The Fort Worth League of Neighborhoods commissioned a team of scientists and experts versed in drilling emissions and pipeline issues to study air quality around natural gas drilling sites near Fort Worth, TX schools and make recommendations. The study found significantly high levels of the pollutant carbon disulfide, which can travel over two miles from the source and is known to cause neurological, cardiovascular, behavioral and psychotic abnormalities. They also found thousands of new sources of pollution (e.g. wellheads, tank batteries and compressor or processing sites) contributing to a steady flow of toxins. Benzene and carbon tetrachloride were key hazardous air pollutants (HAPs) at each site. Benzene is six times more likely to cause cancer in children than adults (a study conducted by the University of Texas School of Public Health in 2008).
The industry paints a rosy picture of the vigilant monitoring of activities and an unwavering commitment to safety, yet several recent revelations expose the fact that they continue to operate in the dark.
The Fort Worth study mentioned above discovered that there is no known pipeline impact radii (PIR) used when placing pipelines in communities. The PIR is the zone or area around the pipeline which will be impacted should an explosion occur. This is obviously crucial to calculate so no school falls within a potential PIR.
The early warning system failed when a 20,600-barrel pipeline spill in North Dakota was discovered by a farmer in his field. Apparently it went undetected by safety sensors that the industry often cites to reassure the public that pipelines are monitored 24/7 for even small drops in pressure that could indicate a break in the line or that oil has begun to seep out. The owner of the pipeline, Tesoro didn’t respond to questions about whether monitoring equipment was in place and working correctly on this pipeline. It took 11 days to alert the public of the spill.
In Oct. 2013, Range Resources admitted in a court filing that it doesn’t know the full list of chemicals used in 51 of the 55 compounds in its fracking fluid that is alleged to have cause contamination in Washington County, PA. When a judge ordered Range to provide a comprehensive list of the substances they use during the drilling process, they were able to procure the necessary information regarding chemical makeup for only four out of the 55 products they use.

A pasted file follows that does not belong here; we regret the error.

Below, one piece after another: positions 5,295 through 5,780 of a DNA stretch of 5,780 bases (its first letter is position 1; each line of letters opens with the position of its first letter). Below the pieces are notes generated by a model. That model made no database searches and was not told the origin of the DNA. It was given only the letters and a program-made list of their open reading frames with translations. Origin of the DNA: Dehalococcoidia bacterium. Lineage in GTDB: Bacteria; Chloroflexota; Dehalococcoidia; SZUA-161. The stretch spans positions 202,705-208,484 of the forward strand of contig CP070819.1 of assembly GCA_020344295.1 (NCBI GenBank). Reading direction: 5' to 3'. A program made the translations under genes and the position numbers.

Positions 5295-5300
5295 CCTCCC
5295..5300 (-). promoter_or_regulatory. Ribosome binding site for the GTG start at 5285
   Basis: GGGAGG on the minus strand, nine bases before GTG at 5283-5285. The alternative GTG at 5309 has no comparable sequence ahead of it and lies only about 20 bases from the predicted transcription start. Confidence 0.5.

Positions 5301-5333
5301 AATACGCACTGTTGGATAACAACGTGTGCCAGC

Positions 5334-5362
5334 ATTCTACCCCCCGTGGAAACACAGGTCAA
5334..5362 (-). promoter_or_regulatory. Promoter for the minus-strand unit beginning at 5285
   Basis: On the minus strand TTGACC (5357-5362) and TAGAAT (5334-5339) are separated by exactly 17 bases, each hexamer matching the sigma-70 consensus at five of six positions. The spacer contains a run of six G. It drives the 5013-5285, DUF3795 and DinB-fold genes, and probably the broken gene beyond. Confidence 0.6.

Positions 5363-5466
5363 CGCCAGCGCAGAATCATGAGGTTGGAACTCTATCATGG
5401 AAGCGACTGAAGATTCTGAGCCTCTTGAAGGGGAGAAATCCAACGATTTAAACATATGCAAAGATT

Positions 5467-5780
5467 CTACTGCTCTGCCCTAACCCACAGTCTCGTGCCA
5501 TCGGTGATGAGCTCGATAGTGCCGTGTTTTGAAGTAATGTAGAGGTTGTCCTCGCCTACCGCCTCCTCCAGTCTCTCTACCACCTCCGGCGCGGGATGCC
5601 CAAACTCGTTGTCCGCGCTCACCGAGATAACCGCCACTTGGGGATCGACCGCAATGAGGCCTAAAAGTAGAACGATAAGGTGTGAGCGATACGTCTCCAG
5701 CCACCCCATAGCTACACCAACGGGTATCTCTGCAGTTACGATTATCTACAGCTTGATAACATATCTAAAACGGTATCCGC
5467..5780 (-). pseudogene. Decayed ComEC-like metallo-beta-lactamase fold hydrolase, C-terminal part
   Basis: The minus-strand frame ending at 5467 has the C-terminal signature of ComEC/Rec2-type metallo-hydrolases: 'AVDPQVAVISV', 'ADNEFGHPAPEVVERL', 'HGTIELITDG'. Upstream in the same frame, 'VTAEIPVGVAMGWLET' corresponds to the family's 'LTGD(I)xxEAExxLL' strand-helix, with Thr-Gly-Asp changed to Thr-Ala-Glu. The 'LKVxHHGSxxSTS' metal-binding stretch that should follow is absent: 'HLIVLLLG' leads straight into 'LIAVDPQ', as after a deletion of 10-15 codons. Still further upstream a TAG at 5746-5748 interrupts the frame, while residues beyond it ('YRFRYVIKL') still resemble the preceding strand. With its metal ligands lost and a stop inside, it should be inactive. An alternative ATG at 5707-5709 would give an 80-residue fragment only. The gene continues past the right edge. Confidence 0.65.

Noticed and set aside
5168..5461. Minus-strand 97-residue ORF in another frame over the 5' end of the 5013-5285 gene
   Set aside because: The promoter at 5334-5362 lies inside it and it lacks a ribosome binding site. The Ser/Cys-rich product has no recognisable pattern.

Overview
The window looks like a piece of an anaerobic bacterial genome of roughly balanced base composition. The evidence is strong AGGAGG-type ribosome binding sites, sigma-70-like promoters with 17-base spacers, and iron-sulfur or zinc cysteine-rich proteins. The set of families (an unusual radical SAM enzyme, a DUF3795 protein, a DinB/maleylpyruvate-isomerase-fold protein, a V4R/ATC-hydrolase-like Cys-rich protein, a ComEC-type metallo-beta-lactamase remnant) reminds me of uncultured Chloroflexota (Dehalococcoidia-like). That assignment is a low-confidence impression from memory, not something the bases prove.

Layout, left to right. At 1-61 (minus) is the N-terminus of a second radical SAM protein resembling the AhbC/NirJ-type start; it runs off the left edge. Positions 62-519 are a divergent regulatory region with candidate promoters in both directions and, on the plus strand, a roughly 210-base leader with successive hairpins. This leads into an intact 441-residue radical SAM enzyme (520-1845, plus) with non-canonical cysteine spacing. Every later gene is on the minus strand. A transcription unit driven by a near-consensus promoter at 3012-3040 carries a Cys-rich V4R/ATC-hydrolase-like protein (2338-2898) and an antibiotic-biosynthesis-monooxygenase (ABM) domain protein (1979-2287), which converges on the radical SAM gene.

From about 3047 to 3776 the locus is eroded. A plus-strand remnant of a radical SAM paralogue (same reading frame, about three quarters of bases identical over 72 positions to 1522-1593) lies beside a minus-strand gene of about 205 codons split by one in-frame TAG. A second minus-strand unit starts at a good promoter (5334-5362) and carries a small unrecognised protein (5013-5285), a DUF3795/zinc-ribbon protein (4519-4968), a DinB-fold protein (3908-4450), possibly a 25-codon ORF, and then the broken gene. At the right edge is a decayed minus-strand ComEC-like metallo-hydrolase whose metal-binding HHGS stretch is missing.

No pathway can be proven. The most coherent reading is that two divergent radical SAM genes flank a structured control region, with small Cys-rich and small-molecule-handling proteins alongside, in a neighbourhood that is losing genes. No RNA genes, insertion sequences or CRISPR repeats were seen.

As part of an ongoing investigation, A Pennsylvania judge ordered Range Resources to disclose the full chemical composition of its fracking fluid. As it turns out, this isn’t an easy task. Range sought data from suppliers of 55 fracking-related products, but only four were able to provide the necessary details.
“You’re talking parts per billion of different products that are used to make a specific additive,” Range spokesman Matt Pitzarella said, explaining the delay. He called it “unfair” to single out the oil and gas industry. This is an about-face from Mr. Pitzarella’s previously reassuring tone regarding full discloser. In a letter to the editor published in the Observer Reporter on Apr 23, 2013, Pitzarella shames the author of a previous letter who questioned Ranges' openness in regards to its lobbying activities and the contents of its fracking fluid. He attempts to minimize the public’s fear regarding the contents of fracking fluid by insisting “Range was actually the first company to voluntarily disclose fracturing fluids on a per well basis in the entire United States back in 2010.” [read more]
His statement leads many to ask, which is it Range? Are you proud to “voluntarily disclose the composition of each of the hydraulic fracturing components for all the wells operated by Range Resources with the Pennsylvania Department of Environmental Protection (DEP) completed in the Marcellus Shale” as you have repeatedly claimed in the past or is it "unfair" to ask you to know what you're using on site?
So if they don’t know what a safe distance is from operations, they don’t know when leaks occur until it is too late, and they don’t know what chemicals they are using, how can they guarantee the safety of those who live, work, or attend school near a fracking operation?